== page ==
David Bourget (Western Ontario)
David Chalmers (ANU, NYU)
Rafael De Clercq
Jack Alan Reynolds
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Philosophy and Social Criticism 25 (6):1-28 (1999)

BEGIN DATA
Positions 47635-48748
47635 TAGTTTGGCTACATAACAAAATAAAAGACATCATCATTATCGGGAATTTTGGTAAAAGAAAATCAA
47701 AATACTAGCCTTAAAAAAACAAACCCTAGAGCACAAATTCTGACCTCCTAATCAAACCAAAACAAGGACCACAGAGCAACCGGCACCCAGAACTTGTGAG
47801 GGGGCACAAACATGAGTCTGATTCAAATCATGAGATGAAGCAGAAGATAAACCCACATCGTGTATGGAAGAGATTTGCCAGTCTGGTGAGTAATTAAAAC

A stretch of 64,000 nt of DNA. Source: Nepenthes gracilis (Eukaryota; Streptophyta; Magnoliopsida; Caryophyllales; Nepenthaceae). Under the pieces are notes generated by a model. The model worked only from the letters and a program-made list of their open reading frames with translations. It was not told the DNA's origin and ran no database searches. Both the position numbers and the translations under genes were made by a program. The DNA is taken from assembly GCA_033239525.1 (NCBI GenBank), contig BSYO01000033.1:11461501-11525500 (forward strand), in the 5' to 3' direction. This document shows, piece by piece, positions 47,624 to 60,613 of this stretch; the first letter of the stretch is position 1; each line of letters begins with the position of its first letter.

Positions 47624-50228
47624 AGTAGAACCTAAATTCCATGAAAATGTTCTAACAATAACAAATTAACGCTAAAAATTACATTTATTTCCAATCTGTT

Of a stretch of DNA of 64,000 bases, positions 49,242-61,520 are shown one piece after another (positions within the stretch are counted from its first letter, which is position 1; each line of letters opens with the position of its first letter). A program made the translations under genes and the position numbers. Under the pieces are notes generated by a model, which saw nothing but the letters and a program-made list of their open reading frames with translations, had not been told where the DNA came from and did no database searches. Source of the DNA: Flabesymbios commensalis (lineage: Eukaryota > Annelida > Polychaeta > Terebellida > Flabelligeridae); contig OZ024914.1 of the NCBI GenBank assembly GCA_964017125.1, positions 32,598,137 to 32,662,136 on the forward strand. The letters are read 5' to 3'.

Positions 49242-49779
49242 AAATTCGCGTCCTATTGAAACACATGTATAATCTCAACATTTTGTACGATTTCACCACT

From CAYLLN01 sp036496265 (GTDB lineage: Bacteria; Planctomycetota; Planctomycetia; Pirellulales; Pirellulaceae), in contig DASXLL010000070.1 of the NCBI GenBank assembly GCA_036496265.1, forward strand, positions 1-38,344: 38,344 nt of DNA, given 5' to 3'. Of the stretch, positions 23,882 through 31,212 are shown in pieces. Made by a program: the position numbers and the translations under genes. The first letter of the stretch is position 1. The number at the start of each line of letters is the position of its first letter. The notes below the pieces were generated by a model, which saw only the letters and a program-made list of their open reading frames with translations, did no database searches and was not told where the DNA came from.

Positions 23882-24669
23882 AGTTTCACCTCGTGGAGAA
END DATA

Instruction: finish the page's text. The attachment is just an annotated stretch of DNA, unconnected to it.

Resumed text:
This article takes its shape from a recent conference at the School of Visual Arts in NYC on the theme, 'Tradition and the New: Educating the Artist for the Millennium'. Central to the way the conference was advertised and described was an implicit tendency to view tradition as wholly separate from the new. While the conference did not itself make a theoretical argument for the opposition of tradition and the new, Arthur Danto's recent elaboration of a thesis of the 'end of art' does provide such a theoretical underpinning for the opposition that the conference seemed to presuppose. Danto's thesis of the end of art offers a compelling view of 'what' and 'where' art is today, but it also has troubling implications for how our relation to the past is configured and, in Danto's view of art's having come to an end, for what it means that we are now living in 'post-historical' times. That is, as a compelling contemporary reading of the history of art, Danto's thesis seems to be more implicated in the very modernist project that he, in other ways, seeks to move effectively beyond. This article, then, explores the problem of counterposing tradition and the new, specifically, in Danto's thesis, but also more generally. In the first part of the article, I present Danto's end of art thesis. Next, I will offer a counterweight to this tendency to separate tradition and the new by examining the concept of 'effective history', focussing here on the writing of Hans-Georg Gadamer. Gadamer's insights, which I will link to Nietzsche, provide a way of moving beyond some of the problematic implications of Danto's thesis, and also illuminate some of the ethical dimensions at stake. In concluding, I will look at some contemporary examples where the notion of effective history can be productively applied. Key Words: art theory effective history end of art hermeneutics modernism tradition.
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